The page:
5/23/2016

Stop Destroying Forest


WARSAW, Poland — It is the last remaining relic of an ancient forest that stretched across the lowlands of Europe and Russia, a shadowy, mossy woodland where bison and lynx roam beneath towering oak trees up to 600 years old.

Conservationists believe the fate of the Bialowieza Forest, which straddles Poland and Belarus, is more threatened than at any time since the communist era due to a new Polish government plan for extensive logging in parts of the forest. The plan has pitted the government against environmentalists and many scientists, who are fighting to save the UNESCO world heritage site.

Seven environmental groups, including Greenpeace and WWF, have lodged a complaint with the European Commission hoping to prevent the large-scale felling of trees, which is due to begin within days.

Bialowieza has been declared a Natura 2000 site, meaning it is a protected area under European law. 

EU officials say they are working with the Polish authorities to ensure that any new interventions in the forest are in line with their regulations, but it’s not yet clear what the result will be.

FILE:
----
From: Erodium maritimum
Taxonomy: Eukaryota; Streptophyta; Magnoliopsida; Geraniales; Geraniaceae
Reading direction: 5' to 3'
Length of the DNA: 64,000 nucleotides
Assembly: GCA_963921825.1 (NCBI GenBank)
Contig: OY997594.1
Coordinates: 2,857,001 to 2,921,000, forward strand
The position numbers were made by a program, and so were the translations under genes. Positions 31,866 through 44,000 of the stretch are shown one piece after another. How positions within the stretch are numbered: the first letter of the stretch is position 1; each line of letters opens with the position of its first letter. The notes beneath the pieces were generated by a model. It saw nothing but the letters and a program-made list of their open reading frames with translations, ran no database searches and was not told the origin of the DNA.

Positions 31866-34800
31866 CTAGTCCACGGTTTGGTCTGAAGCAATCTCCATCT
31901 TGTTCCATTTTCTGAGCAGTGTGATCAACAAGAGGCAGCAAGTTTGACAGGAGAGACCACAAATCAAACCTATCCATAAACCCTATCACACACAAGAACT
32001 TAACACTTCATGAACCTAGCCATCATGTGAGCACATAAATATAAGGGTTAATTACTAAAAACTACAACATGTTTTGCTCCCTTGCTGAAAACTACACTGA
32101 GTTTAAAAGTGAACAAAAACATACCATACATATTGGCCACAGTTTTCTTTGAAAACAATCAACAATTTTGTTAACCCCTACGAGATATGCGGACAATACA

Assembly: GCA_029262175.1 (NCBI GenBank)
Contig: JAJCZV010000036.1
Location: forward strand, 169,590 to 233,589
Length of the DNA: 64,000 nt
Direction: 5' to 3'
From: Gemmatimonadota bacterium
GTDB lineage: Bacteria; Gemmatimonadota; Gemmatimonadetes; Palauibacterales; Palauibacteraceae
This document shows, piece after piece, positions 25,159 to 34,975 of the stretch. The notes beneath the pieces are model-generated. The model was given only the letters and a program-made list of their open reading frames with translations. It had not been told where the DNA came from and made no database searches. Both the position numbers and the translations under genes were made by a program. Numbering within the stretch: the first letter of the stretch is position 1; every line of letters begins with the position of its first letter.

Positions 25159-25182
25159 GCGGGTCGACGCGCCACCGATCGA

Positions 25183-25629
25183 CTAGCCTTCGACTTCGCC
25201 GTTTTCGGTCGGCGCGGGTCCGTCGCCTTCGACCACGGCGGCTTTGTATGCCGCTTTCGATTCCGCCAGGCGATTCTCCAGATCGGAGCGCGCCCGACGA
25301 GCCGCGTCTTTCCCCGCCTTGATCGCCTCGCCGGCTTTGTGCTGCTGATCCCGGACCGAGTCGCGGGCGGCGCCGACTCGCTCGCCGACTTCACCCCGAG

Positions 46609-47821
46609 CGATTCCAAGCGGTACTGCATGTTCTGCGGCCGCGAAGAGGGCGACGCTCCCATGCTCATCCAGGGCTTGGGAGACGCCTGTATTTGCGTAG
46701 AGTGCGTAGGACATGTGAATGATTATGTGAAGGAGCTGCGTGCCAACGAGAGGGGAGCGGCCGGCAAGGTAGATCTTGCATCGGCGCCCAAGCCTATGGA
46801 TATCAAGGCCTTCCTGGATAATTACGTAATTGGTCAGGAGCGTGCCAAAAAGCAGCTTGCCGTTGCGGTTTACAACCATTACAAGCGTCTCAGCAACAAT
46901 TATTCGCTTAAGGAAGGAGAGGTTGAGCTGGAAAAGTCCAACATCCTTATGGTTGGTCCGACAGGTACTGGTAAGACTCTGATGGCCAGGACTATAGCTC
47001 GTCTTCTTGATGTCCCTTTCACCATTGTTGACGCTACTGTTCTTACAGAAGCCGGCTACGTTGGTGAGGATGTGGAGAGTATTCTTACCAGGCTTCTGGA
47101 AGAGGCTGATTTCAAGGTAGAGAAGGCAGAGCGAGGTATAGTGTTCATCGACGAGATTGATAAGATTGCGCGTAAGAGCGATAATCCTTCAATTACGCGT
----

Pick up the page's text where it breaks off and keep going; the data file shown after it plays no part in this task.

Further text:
The preservation of Bialowieza is such a sensitive matter that IKEA, which relies on Polish timber for 25 percent of its global furniture production, vowed years ago not to buy any wood from Bialowieza.

“This forest is a Polish treasure but it is also the world’s treasure, and we could lose it,” said Katarzyna Kosciesza from ClientEarth, one of the groups that filed the complaint. 

“The logging would really threaten it.”

The forest plan is one of many controversial changes that have come with the election last year of a conservative populist party, Law and Justice. 

The new authorities have been accused by the European Union and human rights groups of eroding democracy and the rule of law.

In the case of Bialowieza, government officials are blaming their predecessors for financial losses from the strict limits on logging. 

The environment minister, Jan Szyszko, also faulted them for getting the UNESCO world heritage designation, which brings some international oversight.
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